American Atheists sue over forced baptism of Ohio boy
Pam Iorio, above, heads an organisation called Big Brothers Big Sisters of America. It was established to team youngsters up with adult role models and says on its website:
When children and teens have the influence of a caring adult, they are more likely to avoid risky behaviors and to focus on academics. Today’s youth face a variety of challenges, and being matched with a Big Brother or Big Sister can help them navigate these challenges and reach their potential.
There is no indication on its site that it has a religious ethos, but the Cleveland branch of BBBSA has become the subject of a lawsuit instigated by American Atheists which claims that a child with autistic tendencies enrolled in one of its programmes underwent a forced baptism that left him traumatised.
Identified only as “V”, the son of April and Gregg DeFibaugh was taken to a church picnic in August 2016 by the child’s mentor. During the picnic, the mentor and the church’s pastor subjected him to a full-immersion baptism, against the wishes of his parents.
The forced baptism was the culmination of more than a year of religious harassment by the boy’s guardian ad litem and mentor, Margaret Vaughan who repeatedly proselytised to the boy’s parents, telling them and their children that:
Families need God to raise children.
Despite complaining multiple times to Vaughan’s supervisors, no corrective action was taken by the agency. In 2015, Vaughan recruited David Guarnera, a member of her church, to act as a mentor for the boy through the Big Brothers and Big Sisters of Northeast Ohio.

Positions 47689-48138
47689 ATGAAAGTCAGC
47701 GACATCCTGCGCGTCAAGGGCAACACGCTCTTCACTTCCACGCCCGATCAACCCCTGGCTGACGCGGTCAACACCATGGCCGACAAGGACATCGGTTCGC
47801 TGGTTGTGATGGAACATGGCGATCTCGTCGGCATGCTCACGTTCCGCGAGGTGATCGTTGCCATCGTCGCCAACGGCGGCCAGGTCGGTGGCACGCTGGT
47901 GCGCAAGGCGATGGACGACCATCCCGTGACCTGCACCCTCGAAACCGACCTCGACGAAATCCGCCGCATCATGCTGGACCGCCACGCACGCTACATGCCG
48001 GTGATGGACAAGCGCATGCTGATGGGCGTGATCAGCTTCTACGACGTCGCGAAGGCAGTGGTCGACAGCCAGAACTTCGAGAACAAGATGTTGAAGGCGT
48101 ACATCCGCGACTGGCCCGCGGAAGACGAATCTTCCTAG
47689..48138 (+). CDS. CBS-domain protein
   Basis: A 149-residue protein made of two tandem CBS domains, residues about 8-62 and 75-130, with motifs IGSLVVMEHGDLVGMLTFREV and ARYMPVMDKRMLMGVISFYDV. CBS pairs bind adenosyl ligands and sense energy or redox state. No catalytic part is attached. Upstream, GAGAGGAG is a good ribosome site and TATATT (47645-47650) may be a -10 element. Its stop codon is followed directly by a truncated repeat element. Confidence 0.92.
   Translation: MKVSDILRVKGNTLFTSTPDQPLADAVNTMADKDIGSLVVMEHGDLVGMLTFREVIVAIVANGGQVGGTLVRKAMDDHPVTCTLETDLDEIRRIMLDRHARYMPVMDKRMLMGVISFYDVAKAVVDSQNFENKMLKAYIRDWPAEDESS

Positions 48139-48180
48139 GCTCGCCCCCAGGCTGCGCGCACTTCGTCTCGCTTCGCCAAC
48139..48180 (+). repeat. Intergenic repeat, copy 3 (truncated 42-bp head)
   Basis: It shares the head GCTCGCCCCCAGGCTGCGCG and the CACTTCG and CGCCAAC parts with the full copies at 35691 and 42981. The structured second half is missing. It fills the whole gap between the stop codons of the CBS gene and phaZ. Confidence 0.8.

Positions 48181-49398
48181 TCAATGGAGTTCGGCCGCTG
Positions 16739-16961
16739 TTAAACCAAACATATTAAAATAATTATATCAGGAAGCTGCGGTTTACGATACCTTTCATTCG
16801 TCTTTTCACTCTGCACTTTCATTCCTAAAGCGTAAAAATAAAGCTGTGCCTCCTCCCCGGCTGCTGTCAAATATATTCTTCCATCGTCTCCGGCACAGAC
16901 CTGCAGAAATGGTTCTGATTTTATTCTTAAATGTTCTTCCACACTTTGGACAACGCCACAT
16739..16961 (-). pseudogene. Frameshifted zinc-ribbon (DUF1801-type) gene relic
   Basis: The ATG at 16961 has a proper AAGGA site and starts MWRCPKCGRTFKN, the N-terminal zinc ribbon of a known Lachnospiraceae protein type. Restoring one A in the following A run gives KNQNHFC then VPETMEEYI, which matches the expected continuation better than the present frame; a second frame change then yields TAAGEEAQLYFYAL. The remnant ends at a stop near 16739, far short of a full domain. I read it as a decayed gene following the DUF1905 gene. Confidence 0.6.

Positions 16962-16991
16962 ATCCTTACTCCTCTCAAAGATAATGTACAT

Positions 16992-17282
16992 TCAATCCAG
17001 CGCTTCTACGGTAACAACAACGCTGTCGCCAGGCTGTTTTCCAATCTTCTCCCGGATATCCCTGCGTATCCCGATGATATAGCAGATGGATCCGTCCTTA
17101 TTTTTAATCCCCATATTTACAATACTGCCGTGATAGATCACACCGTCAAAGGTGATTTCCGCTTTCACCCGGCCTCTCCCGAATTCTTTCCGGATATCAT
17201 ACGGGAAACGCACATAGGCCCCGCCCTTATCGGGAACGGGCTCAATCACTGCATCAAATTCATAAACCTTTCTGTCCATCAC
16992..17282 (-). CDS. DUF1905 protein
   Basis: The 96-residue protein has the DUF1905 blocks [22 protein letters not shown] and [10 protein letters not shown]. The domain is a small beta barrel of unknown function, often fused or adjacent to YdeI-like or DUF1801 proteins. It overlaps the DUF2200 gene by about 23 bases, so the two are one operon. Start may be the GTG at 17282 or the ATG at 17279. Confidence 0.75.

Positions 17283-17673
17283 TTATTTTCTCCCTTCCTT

According to the suit, despite explicit instructions from the DeFibaughs to refrain from religious activities with the boy, Guarnero would frequently discuss religion with him.
On August 28, 2016, Guarnero took the boy to a picnic at his church, the Morning Star Friends Church in Chardon, and, along with the church pastor, Matthew Chesnes, forcibly baptised him, pushing him under the water. Since the incident, he has suffered anxiety and extreme emotional distress.
April DeFibaugh reported the incident to the local police and to BBBSA. She said:
They held my son under water. It wasn’t like they sprinkled water on his head, it was like full immersion. He kicked, he screamed and told them beforehand that he was afraid. Every day since then he’s had nightmares, the same recurring dream, about being baptised over and over like he’s drowning.
The officer filing the police report wrote:
I advised her, since her son did not suffer from any physical injury and that there was no criminal intent to harm her son, that this most likely was a civil issue.
Said Amanda Knief, American Atheists’ National Legal Director.
We are horrified by Pastor Chesnes’ and Mr Guanera’s actions. The people that the DeFibaughs relied on to protect their child violated their trust and their constitutional rights.
American Atheists has retained attorney Kenneth D Myers of Cleveland to serve as local counsel.
No family should have to go through what the DeFibaughs did. Families have the right to determine their own religious practices and choose what religion, if any, to teach their children, without government employees interfering or, as in this case, literally forcing religion on them.
The family is seeking declaratory judgment that the conduct of the named defendants was unconstitutional, compensatory and punitive damages, and counsel fees and costs.
Back in 2002, BBBSA came under fire from Focus on the Family because of its anti-discrimination policies regarding homosexual volunteers.